If update() is used then the bundle will be updated, meaning that the content of the bundle will be re-read from the original source (url). By default ( = update() not used) the bundle will not be updated, meaning that a cached bundle will be used from a previous run. There is one exception to this rule. If the provisioning option is a Maven bundle and the version is a SNAPSHOT version, by default the bundle will be updated automatically even if the update() is not used.
    The reason behind not updating the bundles by default is related to performance, as re-downloading the bundles can be time consuming process and in most of the cases the bundle content will be the same. So, be sure that on bundles that you know that cange between runs you are using the update() method.

  • specify the start level


    By using startLevel(<level>) the bundle will be started at the specified start level, in this example the start level of the bundle will be 10.


Containers: All Java EE and Web containers

  • Deploys a web archive from a Maven repository to the web container, optionally setting the application name or web context root.

    mavenWar("org.ops4j.pax.exam.samples", "pax-exam-sample1-web", "3.0.0")
    mavenWar("org.ops4j.pax.exam.samples", "pax-exam-sample1-web", "3.0.0").name("pax-exam-sample1").contextRoot("sample1")


Containers: Forked

  • Propagates the value of a system property set in the driver VM to the framework VM started by the container.

  • Propagates multiple system properties

    propagateSystemProperties("org.osgi.service.http.port", "")


Containers: Native, Forked

Instead of using a URL, you can directly provision a bundle from an input stream. The stream content will be copied to the install area of the framework. This option is particularly useful in combination with Tinybundles.

  • provision a bundle from an input stream

  • provision multiple bundles from input stream

    provision(is1, is2, is3)


Containers: Forked


Containers: Forked


Containers: Native, Forked

  • Provisions a bundle from an input stream



Containers: Native, Forked

  • Adds a package name to the org.osgi.framework.system.packages framework property.



Containers: Native, Forked

  • Adds multiple package names to the org.osgi.framework.system.packages framework property.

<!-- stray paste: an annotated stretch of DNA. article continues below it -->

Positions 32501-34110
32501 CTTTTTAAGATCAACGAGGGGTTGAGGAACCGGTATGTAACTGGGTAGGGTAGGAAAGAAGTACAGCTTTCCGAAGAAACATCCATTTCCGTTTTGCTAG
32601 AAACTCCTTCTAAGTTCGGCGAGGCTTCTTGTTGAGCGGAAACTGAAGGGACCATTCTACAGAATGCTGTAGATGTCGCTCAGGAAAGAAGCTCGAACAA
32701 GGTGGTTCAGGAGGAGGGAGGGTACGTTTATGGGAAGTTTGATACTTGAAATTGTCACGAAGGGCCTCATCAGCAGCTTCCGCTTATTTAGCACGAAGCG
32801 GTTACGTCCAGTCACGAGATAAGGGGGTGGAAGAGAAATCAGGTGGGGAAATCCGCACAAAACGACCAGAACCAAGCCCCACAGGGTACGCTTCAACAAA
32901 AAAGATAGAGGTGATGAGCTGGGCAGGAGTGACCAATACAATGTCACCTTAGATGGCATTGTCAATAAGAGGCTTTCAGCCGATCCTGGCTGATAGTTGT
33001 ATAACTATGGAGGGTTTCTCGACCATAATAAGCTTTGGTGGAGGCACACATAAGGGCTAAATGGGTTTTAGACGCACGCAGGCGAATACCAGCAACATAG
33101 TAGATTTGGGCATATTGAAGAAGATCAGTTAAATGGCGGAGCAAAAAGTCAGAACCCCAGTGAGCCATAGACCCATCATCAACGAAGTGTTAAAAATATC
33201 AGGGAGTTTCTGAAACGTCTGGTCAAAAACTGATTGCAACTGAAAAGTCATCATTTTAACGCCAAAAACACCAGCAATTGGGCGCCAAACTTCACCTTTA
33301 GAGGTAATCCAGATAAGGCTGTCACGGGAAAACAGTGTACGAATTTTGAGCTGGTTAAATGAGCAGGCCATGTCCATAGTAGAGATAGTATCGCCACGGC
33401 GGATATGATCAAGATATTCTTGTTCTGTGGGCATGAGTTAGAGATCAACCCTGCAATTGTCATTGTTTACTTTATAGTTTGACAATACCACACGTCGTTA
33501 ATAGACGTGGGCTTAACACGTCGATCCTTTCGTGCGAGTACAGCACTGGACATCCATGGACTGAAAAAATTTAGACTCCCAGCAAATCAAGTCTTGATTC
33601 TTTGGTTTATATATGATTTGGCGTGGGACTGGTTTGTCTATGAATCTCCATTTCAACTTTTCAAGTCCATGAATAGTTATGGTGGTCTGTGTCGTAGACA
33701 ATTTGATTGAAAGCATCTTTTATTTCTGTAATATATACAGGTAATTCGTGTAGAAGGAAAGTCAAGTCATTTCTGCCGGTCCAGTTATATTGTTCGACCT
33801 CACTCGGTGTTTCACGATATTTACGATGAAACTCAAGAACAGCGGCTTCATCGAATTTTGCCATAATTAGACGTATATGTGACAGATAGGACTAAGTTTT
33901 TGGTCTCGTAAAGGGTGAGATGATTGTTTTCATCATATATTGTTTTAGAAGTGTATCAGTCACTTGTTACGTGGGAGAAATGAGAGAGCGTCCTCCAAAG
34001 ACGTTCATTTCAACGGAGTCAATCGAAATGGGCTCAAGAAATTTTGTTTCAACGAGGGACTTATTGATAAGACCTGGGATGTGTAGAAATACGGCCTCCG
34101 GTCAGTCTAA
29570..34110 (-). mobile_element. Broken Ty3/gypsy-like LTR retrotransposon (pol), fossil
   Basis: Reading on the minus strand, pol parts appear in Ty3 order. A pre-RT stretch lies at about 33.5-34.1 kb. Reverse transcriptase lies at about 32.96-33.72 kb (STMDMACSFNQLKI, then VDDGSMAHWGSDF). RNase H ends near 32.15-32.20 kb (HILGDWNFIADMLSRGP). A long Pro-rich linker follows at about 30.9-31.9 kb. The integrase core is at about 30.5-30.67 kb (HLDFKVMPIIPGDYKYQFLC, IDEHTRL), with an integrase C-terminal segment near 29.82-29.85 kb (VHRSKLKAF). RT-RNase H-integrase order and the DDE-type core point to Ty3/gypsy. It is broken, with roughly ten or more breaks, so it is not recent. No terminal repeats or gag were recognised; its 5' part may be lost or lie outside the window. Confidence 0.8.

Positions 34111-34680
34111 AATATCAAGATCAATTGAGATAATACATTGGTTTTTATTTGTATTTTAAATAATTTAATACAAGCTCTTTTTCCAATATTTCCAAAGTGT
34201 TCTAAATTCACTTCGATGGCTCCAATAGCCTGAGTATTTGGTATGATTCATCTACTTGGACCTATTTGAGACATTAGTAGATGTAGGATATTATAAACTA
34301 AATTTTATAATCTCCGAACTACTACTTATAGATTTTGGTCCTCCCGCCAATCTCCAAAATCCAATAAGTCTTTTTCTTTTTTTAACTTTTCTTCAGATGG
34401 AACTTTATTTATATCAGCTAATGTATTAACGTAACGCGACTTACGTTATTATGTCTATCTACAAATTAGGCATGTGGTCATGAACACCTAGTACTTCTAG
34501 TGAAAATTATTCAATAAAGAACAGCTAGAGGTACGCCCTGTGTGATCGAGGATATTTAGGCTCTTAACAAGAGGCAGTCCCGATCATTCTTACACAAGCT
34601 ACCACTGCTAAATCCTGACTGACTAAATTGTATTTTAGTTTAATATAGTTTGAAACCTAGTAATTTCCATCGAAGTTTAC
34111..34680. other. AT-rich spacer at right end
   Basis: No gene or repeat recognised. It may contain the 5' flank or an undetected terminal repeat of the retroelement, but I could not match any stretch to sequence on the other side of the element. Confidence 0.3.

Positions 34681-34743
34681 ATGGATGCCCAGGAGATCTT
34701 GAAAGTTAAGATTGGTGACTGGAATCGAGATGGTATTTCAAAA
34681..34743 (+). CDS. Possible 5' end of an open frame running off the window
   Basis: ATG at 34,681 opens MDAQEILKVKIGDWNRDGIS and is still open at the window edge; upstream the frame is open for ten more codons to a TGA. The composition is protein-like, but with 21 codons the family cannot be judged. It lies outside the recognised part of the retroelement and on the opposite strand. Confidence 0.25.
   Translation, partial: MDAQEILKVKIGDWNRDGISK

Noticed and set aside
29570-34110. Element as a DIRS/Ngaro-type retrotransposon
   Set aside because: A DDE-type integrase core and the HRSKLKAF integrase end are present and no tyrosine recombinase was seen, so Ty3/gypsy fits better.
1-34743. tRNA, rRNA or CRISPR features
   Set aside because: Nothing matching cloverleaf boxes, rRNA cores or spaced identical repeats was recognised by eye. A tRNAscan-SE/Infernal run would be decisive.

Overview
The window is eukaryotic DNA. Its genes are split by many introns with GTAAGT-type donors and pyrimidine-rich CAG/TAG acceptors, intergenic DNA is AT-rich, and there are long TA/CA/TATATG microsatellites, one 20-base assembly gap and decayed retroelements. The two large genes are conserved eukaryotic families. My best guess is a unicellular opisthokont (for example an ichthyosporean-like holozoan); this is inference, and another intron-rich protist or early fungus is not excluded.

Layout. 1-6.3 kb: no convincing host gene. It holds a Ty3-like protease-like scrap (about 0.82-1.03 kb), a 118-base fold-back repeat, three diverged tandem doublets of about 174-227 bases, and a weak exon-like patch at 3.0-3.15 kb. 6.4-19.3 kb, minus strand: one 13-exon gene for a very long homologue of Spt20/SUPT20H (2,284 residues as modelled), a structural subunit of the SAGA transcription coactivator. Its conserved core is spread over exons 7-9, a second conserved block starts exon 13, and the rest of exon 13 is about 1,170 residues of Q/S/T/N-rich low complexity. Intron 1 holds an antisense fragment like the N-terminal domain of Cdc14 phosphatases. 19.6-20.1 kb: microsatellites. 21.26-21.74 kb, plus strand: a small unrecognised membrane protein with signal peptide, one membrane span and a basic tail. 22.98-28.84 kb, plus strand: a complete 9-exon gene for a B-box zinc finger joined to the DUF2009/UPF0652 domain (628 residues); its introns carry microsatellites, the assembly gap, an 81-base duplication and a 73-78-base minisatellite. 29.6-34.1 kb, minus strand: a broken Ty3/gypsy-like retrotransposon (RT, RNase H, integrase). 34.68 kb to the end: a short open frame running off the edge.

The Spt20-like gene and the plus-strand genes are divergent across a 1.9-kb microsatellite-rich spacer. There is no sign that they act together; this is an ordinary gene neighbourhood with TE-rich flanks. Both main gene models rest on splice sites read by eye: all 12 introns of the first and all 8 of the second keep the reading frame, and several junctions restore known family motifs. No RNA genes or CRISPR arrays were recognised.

Containers: Native, Forked

  • Sets a system property in the framework VM. For the Forked Container, the property is set when the framework VM is started by the container. For the Native Container, this amounts to invoking System.setProperty() in the running VM, which may or may not have the same effect as a -Dkey=value VM argument for some properties defined in the JRE API.

  • many (one or more) system properties



Containers: Native, Forked

Specifies a timeout in milliseconds which is used by Pax Exam when waiting for a service to become available or for the framework to reach the requested start level


The default value is 3 minutes.


Containers: Native, Forked

A synonym for bundle().


Containers: Forked

Specifies an argument passed to the Java VM spawned by Forked Container, e.g.

  • set the heap size

  • enable remote debugging



Containers: Forked

  • set multiple VM options

    vmOptions("-Xmx1G", "-XX:MaxPermSize=128M")


Containers: All Java EE and Web containers

  • Deploys a web archive to the web container, optionally setting the application name or web context root.



Containers: All Java EE and Web containers

  • Overrides Pax Exam's default conventions for constructing a WAR probe from the classpath, giving full control to the user. This option has a lot of arguments, which are documented on a separate page.


Containers: all

Enable a group of options only under specific conditions,  e.g. to enable debugging only when a system property has a given value.

public static Option[] configure()
    return options(
        when( Boolean.getBoolean( "isDebugEnabled" ) ).useOptions(
            vmOption( "-Xrunjdwp:transport=dt_socket,server=y,suspend=y,address=5005" ),
            timeout( 0 )));

In the above example the vmOption and timeout options will be included only when there is a system property named isDebugEnabled with a value of true.

If you are using Maven you can then use the following to switch the debug options on:

mvn install -DisDebugEnabled=true

The condition is not limited to just system properties. You can use any expression that evaluates to a boolean or define your own condition.


Containers: Native, Forked

  • set the working directory for Pax Exam


By default, Pax Exam will use a temporary directory created in ${}.


Containers: Native, Forked

In some cases you may have a standard JAR that you may need to make OSGi compatible in order to deploy it. You can do this on the fly by using the wrapping provisioning option that makes use of Wrap Protocol url protocol handler.

  • using a plain url of the jar to be wrapped


In this case the servlet api specified as a plain url will be downloaded and transformed into an OSGi bundle by adding the necessary metadata.

  • wrapping any other provisioning option


In this case the same transformation will be applied but downloading (resolving the artifact) will use the maven option explained above.

The wrappedBundle() option supports a number of additional arguments which are specified in fluent API syntax, e.g.

wrappedBundle(mavenBundle("javax.servlet", "servlet-api","2.5")
  • specify the Bundle-SymbolicName of the wrapped bundle

  • specify the Bundle-Version of the wrapped bundle

  • specify exported packages

  • specify imported packages

  • specify bnd instructions

wrappedBundle(mavenBundle("junit", "junit-dep", "4.8.1")).exports("*;version=4.8.1"));